As part of the core subject of my uni course each semester each student undertakes a self-directed project. The projects can be of varying shapes and sizes, ranging from more theoretical (such as my report on design thinking and sustainability) to the more practical.
This semester I’m undertaking something in between — part research, part practical — centred around this semester’s “theme” of sustainable food production.
Sharon Lee’s “FlavourCrusader” concept (then called “What’s for dinner”) was selected as one of the projects to be explored at the Australian Social Innovation eXchange (ASIX) Social Innovation Camp held in March 2010.
The long-term vision for the project is to:
- connect urban food-lovers (“foodies”) with the origins of their food
- increase consumption of fresh fruit and vegetables (with improved health outcomes)
- strengthen local economies threatened by supermarket chains
It hopes to achieve this by using social technologies, such as mobile phone applications and Twitter to either promote in-season, fresh, locally-grown, and sometimes organic produce.
In the short-term — and as a first step — the project is seeking to develop a local in-season food guide with a mobile application form-factor.
Such a system has the potential to make purchasing in-season, local produce more convenient, with multiple flow-on benefits:
- Provide additional marketing/selling opportunities for local producers
- Reduce food miles
- Create direct connections between the urban community and local growers, with social, economic and sustainability education benefits
The emphasis of the service, from the end-user perspective, is convenience and good, quality food, rather than the sustainability outcomes. In this sense it differs from some existing products/services that are out there.
In keeping with my philosophy of human-centred design, I believe the service’s success is dependent on an understanding of motivations, barriers, needs and context of use for producers, local markets and customers.
My project this semester is designed to provide some additional insight into each of these participant groups, including exploration of:
- What are the key drivers for existing customers (e.g. those that attend farmers markets) taking advantage of farmers markets
- What are the barriers to existing customers buying local produce (e.g. of those motivated participants, what stops them from buying more regularly)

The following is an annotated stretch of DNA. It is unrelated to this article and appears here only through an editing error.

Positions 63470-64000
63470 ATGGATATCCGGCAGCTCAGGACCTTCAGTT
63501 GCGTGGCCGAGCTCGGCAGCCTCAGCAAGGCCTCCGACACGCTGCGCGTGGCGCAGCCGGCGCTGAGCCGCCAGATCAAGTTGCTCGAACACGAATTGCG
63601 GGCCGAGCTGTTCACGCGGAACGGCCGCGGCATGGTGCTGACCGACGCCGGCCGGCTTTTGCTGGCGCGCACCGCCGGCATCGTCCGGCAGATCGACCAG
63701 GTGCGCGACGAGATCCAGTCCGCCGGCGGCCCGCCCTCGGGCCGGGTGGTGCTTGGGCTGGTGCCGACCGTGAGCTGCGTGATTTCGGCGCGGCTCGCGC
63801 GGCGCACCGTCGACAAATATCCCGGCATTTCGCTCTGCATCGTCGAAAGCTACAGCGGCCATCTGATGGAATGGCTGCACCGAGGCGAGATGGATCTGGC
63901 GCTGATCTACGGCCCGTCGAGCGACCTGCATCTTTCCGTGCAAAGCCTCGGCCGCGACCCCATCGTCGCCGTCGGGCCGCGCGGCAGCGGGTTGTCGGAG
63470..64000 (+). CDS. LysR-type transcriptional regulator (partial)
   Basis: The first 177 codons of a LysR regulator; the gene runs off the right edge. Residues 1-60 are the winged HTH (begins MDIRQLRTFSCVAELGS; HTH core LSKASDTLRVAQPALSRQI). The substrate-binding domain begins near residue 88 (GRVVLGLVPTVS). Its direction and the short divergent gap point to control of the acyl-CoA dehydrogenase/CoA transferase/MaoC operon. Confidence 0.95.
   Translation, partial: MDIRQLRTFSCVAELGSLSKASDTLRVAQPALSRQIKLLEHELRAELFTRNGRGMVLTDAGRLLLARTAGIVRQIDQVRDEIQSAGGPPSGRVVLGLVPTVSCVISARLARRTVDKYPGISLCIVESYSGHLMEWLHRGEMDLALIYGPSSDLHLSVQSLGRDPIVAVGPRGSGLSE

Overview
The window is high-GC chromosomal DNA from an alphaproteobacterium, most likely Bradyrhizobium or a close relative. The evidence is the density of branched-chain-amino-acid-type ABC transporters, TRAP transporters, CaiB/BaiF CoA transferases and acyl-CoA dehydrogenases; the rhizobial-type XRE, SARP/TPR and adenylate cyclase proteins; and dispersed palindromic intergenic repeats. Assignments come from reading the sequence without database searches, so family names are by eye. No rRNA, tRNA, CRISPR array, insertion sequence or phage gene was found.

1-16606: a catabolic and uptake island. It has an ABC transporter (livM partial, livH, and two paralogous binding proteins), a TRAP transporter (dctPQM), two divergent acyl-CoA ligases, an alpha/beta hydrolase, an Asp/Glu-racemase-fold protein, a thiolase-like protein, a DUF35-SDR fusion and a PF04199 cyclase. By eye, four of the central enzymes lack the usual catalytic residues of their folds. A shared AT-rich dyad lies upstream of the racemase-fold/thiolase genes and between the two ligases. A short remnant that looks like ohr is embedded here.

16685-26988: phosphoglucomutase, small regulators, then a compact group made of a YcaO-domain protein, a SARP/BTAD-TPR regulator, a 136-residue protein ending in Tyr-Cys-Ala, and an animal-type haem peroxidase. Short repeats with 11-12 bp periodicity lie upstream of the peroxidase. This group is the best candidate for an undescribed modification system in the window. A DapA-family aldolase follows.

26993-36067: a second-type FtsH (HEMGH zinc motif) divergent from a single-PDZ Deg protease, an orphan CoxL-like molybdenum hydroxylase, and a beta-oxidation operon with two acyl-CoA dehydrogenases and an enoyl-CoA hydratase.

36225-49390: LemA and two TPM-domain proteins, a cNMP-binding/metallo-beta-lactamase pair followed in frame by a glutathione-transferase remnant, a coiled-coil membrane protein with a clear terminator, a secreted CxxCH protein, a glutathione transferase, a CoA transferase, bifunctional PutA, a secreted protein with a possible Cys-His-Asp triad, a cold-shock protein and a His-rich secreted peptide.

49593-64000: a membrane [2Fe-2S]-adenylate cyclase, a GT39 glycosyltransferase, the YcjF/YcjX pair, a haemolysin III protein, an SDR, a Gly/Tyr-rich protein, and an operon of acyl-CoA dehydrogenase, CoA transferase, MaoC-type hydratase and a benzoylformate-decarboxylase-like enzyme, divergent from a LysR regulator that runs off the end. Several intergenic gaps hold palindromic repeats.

- What level of interest exists in such a service among the existing customer base
- What is the current level of use of social and mobile technologies with customers, producers and markets (e.g. @PrahranMarket on Twitter)
- Similarly, what drivers/barriers/interest exist for such a service for potential customers — e.g. those that are interested, but for whatever reasons aren’t as active as they would like
- What are the needs of producers (including local markets)
- What level of interest/capacity is there to utilise such a service
- How, if at all, would such a service link with other digital platforms such as FoodConnect
I’m posting all this as I could use some assistance. Firstly, if you have any resources/pointers/contacts etc. that you think would be useful for the project, I’d love to hear about them.
Secondly, I’m looking for participants for some interviews related to purchasing locally produced food — either people that shop at farmers markets etc. and buy locally, or those that would like to, but for whatever reason aren’t able to do it as regularly as they’d like. I’m also interested in folks that are using social media (e.g. Facebook, Twitter, blogs etc.) that fit this profile.
The interviews would be about an hour long (at most) and could be done via phone or in person, at a time that suits the participant. I’m happy to pay for a meal if the interview happens around lunch or dinner 😉
If you are someone, or know someone, that might be interested, please leave a comment or email me on gyoung AT pobox DOT com.